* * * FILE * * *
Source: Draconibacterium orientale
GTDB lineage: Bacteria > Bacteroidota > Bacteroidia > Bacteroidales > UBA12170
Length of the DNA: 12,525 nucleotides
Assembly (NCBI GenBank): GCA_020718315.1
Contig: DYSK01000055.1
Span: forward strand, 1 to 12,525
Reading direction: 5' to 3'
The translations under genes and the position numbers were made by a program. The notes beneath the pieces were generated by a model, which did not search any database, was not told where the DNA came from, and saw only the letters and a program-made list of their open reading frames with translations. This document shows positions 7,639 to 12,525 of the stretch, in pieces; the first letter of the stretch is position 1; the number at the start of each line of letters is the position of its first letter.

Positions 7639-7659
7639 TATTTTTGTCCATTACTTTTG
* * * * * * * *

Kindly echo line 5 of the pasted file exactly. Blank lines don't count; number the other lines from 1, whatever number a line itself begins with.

Contig: DYSK01000055.1